Today, on St. Andrew’s Day, I turn my mind to some of the everyday things that I like about Scotland and, in particular, Edinburgh. I love morning rolls, those soft white bread rolls that stay fresh for just a few hours. Delicious filled with crispy bacon, they were becoming a bad habit of mine, so I have reduced my intake to Saturday mornings only! Unlike many, I (occasionally) like to eat haggis and sometimes I will even have it in a morning roll – as I did when my Canadian family came to stay. It’s said the Scots sometimes have a Tunnocks caramel wafer for breakfast, as far as I can see, though, this is a porridge-eating nation and I love how takeaway bowls of porridge are sold to morning commuters from re-fashioned police boxes on street corners. I love how, almost every day, I will see men and boys in kilts; bound for a formal occasion, off to the rugby, or just because they feel like it. I love the majesty and beauty of the city’s buildings, green spaces and views: spires and monuments, Calton Hill, the Crags, Arthur’s Seat, the Firth of Forth. I love the undiluted but unaggressive national pride, like when I was served a coffee in Morningside and the milky froth bore the outline of a thistle imprinted onto the foam – now how on earth did he do that? I love hearing bagpipes in the open air as I walk the streets. I love the crazy energy of August when the city gets its annual injection of global artistry. I love the words and phrases that are unique to Scotland. How staff in shops and cafés say, ‘see you later’ as you leave, a gentler form of ‘goodbye’, one that has an intrinsic expectation of friendship. I’m tickled when someone say, ‘jings’, a lovely word of exclamation and surprise. I love to be asked, ‘where do you stay?’ which does not assume – as I had first thought – that I am just passing through; it actually means, ‘where do you live?’ I loved going into a rather posh shop on York Place where the lady sold me what she called ‘a smart pair of trews that would take me through the season.’ I love how Scots proudly wear their tartan, and tweed, and Fair Isle knitwear. This is just a start, there is still a lot to learn and appreciate.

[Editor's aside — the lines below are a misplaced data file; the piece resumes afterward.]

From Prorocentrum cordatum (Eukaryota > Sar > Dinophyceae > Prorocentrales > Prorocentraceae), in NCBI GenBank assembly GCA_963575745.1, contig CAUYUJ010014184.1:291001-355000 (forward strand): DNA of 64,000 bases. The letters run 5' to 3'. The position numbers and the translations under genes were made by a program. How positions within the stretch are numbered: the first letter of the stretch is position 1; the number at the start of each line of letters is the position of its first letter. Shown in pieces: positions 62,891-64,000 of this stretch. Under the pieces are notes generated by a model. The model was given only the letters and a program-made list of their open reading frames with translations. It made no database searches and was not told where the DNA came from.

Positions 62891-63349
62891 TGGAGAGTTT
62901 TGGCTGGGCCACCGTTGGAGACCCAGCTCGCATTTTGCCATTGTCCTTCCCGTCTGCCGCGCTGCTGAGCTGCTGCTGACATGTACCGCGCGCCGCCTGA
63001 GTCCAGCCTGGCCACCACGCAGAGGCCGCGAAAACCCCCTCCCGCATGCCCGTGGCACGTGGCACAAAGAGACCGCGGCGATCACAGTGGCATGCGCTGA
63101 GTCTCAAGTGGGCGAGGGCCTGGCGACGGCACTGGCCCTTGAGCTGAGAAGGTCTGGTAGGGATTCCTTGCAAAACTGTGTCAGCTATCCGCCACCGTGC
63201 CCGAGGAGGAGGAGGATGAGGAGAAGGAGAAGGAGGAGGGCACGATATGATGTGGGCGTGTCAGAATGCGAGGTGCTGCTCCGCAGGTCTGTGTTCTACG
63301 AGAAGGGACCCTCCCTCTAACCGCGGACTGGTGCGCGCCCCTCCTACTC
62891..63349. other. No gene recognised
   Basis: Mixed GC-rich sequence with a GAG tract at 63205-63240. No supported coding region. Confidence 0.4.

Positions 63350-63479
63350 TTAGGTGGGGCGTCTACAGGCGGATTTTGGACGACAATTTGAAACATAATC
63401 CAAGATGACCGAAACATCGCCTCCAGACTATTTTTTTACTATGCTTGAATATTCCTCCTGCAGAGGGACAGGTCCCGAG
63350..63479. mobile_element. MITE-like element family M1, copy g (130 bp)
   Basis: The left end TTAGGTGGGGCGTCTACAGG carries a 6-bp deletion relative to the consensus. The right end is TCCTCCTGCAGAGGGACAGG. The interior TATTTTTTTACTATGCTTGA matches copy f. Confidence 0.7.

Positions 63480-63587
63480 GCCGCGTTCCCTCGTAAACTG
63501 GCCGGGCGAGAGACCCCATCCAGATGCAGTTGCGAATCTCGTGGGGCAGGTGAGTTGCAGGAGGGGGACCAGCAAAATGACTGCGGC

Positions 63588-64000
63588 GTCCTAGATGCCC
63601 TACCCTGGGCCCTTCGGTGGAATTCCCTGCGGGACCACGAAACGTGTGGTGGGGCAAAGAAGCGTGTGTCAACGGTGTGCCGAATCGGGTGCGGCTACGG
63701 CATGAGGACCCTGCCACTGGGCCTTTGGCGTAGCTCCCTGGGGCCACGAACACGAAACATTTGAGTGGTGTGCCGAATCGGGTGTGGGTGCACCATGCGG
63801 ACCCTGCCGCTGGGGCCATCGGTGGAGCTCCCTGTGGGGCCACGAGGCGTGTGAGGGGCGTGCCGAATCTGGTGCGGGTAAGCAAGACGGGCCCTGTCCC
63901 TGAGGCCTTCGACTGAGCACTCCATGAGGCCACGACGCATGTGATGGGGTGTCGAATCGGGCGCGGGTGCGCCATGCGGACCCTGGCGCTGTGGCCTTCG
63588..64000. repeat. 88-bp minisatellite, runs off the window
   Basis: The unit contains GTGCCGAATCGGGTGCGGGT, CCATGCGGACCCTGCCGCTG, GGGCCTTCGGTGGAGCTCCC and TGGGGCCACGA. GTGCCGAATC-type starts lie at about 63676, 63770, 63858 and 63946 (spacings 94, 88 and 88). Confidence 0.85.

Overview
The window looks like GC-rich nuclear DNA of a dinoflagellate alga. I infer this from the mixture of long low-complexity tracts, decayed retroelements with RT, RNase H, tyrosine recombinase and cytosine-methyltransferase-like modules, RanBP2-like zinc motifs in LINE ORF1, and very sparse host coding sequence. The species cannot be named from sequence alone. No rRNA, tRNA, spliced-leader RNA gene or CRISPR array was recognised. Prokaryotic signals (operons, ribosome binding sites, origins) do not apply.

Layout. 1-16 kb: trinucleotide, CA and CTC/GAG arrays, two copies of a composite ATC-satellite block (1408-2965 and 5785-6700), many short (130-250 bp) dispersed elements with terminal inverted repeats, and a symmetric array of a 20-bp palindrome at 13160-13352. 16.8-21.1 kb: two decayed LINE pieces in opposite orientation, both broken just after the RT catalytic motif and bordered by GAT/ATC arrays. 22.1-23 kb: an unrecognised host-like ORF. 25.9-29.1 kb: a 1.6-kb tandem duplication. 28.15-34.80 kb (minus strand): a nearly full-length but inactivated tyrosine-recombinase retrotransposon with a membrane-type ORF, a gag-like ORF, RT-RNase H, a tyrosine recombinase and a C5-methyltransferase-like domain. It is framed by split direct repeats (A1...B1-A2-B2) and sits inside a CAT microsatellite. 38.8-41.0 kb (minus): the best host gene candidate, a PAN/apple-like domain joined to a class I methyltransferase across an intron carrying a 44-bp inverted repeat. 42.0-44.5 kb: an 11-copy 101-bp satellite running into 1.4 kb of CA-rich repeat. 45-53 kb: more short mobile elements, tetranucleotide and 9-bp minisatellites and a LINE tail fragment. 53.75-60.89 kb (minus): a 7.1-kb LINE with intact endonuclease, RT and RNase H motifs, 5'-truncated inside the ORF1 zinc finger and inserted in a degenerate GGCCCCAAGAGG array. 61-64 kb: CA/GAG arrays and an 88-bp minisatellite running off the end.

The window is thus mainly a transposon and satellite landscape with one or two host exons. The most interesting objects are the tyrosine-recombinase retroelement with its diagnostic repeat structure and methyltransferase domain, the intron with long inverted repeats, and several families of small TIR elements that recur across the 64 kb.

Then there is Saint Andrew, Scotland’s patron saint. He was one of the twelve apostles and his attributes included fairness, kindness and generosity – qualities any nation might aspire to. It is said that he believed himself unworthy to be crucified on a cross as Jesus was, and so he died on a ‘saltire’, or X-shaped (St Andrew’s) cross, which became his symbol. Scotland officially adopted him as its Patron Saint in 1320, however, legend links him to Scotland well before that, back to 832 in fact.
The story goes that Óengus II led his Pict / Scots army into battle against marauding invaders. Óengus knew he was heavily outnumbered and did what we all do when the going gets tough – he prayed, pledging that, if victorious, Saint Andrew would become Scotland’s Patron Saint. On the morning of the battle, white clouds appeared in the sky forming an X shape – the shape of St Andrew’s Cross. Óengus took this as a portentous sign and pushed his way to victory. Óengus honoured his pre-battle pledge and Saint Andrew became Patron Saint. Scotland’s flag, the Saltire, a white cross on blue background is said to symbolise this legend.
This morning I am taking a road trip outside of the city. The forecast is for a clear, bright, and cold morning. A. assures me that there will be a blue sky, and at some point on today’s journey – she tells me with certainty – I will look up to see clouds forming a white cross in the blue sky.